List: What start-ups are worth watching as they grow in the big data market?
The rise of both structured and unstructured data has created a booming market that is expected to be worth around $41.5 billion by 2018.
The rapid growth of the big data market has resulted in the creation of a large crop of vendors that are all looking to take a slice.
Amid the plethora of vendors competing for market position are a number of start-ups that are aiming to help organisations collect and analyse data. CBR identifies 10 companies that are worth watching.
Founded in 2014, the company has over $30 million in capital raised so far from investors such as LinkedIn, Index Ventures, Benchmark Capital and The Data Collective.
The company was founded by the developers behind Apache Kafka, a real-time messaging and streaming big data engine. After its creation inside LinkedIn it was then contributed to the Apache Software Foundation and spun out as a separate company.
Confluent is basically a commercial provider and supporter of the Apache Kafka software. It worked at LinkedIn by going through the process of fully instrumenting everything that happens in a company and making it available as a real-time Kafka feed that is fed to data systems like Hadoop, Search, Newsfeed and so on.
The company is focused on building a stream data platform to help companies get access to enterprise data as real-time streams.
Confluent provides toolsin languages that include Java, C, and C++ and allows messages to be produced or consumed with any network connected tool using its REST proxy.
The company, which used to go by the name 0xdata, was founded in 2011 and has raised $33.6m in capital from investors such as Nexus Venture Partners, Paxion Capital Partners, and Transamerica Ventures.
Founded by SriSatish Ambati, co-founder of Platfora and Cliff Click, lead developer of the Java Virtual Machine, H20 started with the idea of making it easier for developers and data scientists to use machine learning algorithms in their applications.
The company offers an open source machine learning platform that is designed to work with Hadoop and Spark while being used through a Web UI or in different programming environments such as R, Java, Python, Scala and JSON.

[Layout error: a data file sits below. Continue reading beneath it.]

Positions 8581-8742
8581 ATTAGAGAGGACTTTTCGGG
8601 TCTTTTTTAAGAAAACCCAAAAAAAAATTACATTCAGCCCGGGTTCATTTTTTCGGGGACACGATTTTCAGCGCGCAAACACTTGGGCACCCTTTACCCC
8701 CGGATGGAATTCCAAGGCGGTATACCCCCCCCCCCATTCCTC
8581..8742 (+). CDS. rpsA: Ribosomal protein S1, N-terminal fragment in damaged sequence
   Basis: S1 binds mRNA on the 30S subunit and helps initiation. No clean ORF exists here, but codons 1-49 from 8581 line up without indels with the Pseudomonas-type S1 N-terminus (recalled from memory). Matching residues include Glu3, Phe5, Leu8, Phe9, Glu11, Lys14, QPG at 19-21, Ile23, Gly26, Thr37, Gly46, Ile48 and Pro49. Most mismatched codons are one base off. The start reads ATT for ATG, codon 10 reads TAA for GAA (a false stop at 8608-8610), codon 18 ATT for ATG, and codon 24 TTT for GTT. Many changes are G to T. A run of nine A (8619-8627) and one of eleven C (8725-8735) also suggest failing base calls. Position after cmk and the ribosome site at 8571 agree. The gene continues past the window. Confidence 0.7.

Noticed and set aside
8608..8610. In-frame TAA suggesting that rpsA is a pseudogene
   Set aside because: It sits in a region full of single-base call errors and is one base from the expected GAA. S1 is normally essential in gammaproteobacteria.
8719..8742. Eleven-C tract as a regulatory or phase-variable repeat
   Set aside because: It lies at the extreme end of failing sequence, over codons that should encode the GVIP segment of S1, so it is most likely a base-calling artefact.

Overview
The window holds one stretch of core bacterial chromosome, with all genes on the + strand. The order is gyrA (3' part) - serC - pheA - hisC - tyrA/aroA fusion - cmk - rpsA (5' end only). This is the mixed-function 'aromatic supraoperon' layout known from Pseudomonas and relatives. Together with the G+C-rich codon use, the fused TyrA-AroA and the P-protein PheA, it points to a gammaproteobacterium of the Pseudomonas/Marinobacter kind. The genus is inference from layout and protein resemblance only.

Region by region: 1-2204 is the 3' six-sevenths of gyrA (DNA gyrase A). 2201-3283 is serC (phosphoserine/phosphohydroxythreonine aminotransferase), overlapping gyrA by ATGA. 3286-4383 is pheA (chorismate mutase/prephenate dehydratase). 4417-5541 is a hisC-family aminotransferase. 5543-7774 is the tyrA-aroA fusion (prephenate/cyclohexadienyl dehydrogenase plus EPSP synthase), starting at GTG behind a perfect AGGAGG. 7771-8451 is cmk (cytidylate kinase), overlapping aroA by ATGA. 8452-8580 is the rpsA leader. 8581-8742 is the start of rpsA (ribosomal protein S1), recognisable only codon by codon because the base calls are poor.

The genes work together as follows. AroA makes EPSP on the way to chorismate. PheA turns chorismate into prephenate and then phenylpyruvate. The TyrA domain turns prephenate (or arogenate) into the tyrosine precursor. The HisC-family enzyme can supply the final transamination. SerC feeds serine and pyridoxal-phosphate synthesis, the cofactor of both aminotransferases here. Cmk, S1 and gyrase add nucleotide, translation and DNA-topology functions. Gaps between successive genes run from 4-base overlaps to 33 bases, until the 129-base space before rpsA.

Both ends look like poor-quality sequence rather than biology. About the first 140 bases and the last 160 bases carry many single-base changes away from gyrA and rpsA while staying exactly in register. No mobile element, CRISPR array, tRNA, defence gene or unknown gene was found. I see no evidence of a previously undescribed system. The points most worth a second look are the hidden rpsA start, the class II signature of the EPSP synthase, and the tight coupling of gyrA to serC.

The platform supports database and file types such as Microsoft Excel, R Studio, and Tableau.
H2O can help develop models to build machine learning capabilities so that data can be parsed, ingested and modelled. At its most basic, the technology helps to quickly create and deploy machine learning algorithms.
AtScale was founded in 2013 and has so far raised $9m in capital from investors such as AME Cloud Ventures, Storm Ventures, and UMC Capital.
The company was created with the idea of solving the problem of using familiar business intelligence (BI) tools and interfaces, such as SQL and Tableau, with technologies such as Hadoop – it basically bridges the gap between the business users, their visualisation tool and their underlying Hadoop platform.
The goal is for companies to be able to perform analysis with the data in place, removing the need to move it to a specialised analysis tool, which can be time consuming and costly.
AtScale was created by Hadoop and BI veterans who have developed the ability to turn Hadoop clusters into scale-out OLAP servers.
It supports BI tools that can talk to SQL or MDX.
Labelling itself as delivering behavioural analytics for event data, the company helps firms to make data driven decisions.
Co-founded in 2013 by CEO Ann Johnson and Bobby Johnson, CTO, the company has raised $28.2m, including $20m in a Series B round that was led by Index Ventures.
Interana’s focus is on providing interactive analytics that help businesses to answer questions about how their customers behave and how products are being used.
The company uses a proprietary database that allows it to deal with billions of events with speed.
Companies such as Tinder are using it for troubleshooting networking connectivity, measuring the effectiveness of social media and monitoring the way that users are swiping. It is being broadly used throughout the company to improve its service and operations.
Tamr combines machine learning software and data science in order to broaden visibility into procurement.
The company was founded in 2013 by database veterans Andy Palmer, Mike Stonebraker and Ihab Ilyas with Goerge Beskales, Daniel Bruckner and Alex Pagan.
Tamr uses a scalable data-unification platform, or machine learning and human input, to help customers use data that is siloed in disparate databases, spreadsheets, logs, and partner resources.